Barbara: Maybe it’s the weird energy Deb noted the other day. Maybe it’s the sad state of my kitchen cupboards that we’ve been meaning to renovate for 13 years and have yet to do. But lately our dishes have shown an unusual propensity for jumping out of fingers, from dishwashers, and off tables. And dying. Smashing to the floor and lying there, just pieces of their former selves. Dead. Morte. Tot. Finito.
Twenty-two years ago, we got a lovely set of “casual dining” dishes from my mother as a wedding present. The dishes have done their duty, without question. But I always assumed they were in it for the long haul. You know, serving us lunch and everyday dinners until we were old and shriveled.
Over the years, we even augmented the original set to accommodate our bigger dinner parties and holiday brunches. We didn’t exactly coddle the dishes, but we certainly respected them. Loved them even. They have meaning, after all. Not just the wedding-gift-from-my-mom part, but the fact that they are older than our children and have offered up countless family meals and survived endless childhood shenanigans.
But I ignored all the warning signs. The chip here, the hairline fracture there. I brushed those off as normal wear-and-tear. If only I’d known they were a cry for help! Because now the mass suicide, the lemming-jump so to speak, seems to have begun and will not abate. Every few days, another crash can be heard echoing through our house, another cry of despair, another dish gone from this earth—or at least from this kitchen.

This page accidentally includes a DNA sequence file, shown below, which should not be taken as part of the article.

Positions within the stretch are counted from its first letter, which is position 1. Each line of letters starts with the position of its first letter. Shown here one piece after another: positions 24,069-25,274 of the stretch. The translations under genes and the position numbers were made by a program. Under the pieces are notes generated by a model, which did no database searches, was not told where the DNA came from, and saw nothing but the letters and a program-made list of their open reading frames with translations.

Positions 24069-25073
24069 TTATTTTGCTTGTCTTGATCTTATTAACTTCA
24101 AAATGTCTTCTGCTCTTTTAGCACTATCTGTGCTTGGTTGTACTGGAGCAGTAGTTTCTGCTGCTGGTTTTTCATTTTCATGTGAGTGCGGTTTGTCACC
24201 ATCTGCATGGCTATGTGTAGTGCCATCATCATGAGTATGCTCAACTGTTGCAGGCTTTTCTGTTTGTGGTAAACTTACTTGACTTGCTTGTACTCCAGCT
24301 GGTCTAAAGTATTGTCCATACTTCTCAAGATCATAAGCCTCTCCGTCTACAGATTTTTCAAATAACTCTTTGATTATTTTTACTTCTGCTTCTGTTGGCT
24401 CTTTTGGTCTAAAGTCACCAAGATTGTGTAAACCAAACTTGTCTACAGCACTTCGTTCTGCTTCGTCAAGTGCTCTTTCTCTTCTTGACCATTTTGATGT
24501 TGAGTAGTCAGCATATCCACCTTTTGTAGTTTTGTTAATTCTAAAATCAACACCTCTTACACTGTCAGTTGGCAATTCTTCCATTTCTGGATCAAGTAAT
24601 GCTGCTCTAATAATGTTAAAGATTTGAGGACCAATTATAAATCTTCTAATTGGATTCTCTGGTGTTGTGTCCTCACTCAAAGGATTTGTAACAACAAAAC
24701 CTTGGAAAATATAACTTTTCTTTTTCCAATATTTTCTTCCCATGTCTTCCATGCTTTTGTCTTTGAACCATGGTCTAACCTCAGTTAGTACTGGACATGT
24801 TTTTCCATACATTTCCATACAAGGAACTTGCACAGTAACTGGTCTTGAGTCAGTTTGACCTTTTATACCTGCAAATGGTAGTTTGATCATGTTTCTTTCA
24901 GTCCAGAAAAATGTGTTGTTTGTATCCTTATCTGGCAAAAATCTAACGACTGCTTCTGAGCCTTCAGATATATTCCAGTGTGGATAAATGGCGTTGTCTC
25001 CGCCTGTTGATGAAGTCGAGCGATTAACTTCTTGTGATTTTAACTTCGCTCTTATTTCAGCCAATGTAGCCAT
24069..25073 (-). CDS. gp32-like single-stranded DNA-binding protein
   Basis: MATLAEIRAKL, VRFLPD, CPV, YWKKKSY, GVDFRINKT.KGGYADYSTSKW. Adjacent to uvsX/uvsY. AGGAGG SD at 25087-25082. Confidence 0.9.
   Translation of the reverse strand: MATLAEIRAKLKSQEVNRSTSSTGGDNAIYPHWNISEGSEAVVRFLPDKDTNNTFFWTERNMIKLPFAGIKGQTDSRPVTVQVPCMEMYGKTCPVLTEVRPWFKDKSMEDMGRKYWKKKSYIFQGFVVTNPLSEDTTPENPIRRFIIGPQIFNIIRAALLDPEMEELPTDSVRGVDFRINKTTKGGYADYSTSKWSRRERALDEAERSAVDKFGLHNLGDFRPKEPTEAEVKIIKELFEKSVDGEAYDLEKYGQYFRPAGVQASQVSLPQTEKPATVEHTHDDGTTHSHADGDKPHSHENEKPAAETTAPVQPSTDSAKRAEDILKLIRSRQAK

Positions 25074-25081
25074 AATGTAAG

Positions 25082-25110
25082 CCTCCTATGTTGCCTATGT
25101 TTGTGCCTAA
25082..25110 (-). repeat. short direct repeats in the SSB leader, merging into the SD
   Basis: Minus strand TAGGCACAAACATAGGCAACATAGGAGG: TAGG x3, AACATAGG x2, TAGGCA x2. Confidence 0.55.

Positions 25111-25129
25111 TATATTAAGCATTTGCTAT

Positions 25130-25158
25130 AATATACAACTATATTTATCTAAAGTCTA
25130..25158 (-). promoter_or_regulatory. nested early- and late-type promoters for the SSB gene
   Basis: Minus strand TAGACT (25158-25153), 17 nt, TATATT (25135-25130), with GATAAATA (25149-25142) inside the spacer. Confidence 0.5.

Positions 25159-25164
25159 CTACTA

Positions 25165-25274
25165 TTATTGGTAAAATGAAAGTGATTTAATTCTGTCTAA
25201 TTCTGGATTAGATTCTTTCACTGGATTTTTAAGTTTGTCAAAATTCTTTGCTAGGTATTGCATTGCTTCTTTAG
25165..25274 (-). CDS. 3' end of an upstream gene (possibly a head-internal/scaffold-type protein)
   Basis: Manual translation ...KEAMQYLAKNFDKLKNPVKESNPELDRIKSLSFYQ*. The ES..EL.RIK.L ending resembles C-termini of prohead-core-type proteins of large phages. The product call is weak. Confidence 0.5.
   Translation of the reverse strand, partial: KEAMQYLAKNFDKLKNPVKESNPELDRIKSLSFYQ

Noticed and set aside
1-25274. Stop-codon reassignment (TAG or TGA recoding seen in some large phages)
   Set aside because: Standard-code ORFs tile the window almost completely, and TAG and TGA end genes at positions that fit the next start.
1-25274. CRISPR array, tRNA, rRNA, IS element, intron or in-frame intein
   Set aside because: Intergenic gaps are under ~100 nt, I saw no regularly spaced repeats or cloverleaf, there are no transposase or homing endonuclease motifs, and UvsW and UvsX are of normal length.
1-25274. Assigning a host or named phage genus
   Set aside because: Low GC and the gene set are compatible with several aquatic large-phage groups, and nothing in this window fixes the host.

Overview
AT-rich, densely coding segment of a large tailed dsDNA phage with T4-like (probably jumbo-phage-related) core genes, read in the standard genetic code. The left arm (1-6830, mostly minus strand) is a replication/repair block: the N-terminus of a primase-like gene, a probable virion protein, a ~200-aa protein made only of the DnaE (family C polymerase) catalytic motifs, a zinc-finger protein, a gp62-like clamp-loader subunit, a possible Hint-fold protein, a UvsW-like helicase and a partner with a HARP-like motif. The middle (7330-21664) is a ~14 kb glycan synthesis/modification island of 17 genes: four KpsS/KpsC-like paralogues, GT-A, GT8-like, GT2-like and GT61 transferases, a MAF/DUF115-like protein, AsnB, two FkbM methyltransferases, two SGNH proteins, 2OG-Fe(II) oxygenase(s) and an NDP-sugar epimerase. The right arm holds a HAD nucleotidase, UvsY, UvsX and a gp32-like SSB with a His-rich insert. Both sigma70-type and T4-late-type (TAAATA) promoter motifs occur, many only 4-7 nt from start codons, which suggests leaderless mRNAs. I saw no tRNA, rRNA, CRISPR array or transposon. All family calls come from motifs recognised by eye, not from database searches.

I can no longer turn a blind eye to the rampant platericide. I must accept the fact that my dishes are unhappy for some inexplicable reason and have made the choice one dare not name. I must finally face the awful truth that I live in a dish-functional household.
What shall I do?!
Deb: Buy new ones! I think your dishes are telling you that they are “bone china tired” and that they have “served” their purpose.
Do not despair, Barb. They have served you well and have been hearty and faithful china. They have been exemplary place settings! An idea might be to make something wonderful, lasting, and meaningful out of the chips and have it be art, which would be a fine tribute to your amazing artist Mum who gave you the china in the first place. In fact, your Mum might be totally into creating something fitting out of the dishes for you. Something that would always remind you of homemade meals and family gatherings of yore.
But make no mistake, your dishes are asking you, begging you, to change place settings. Maybe you have not been listening, and as a result, they had to resort to drastic measures. It is hard I know. I would not have seen the signs either. But they have resorted to “place setting suicide” to tell you how they feel. They have gone to pieces over loving you and yours. Let them rest in pieces.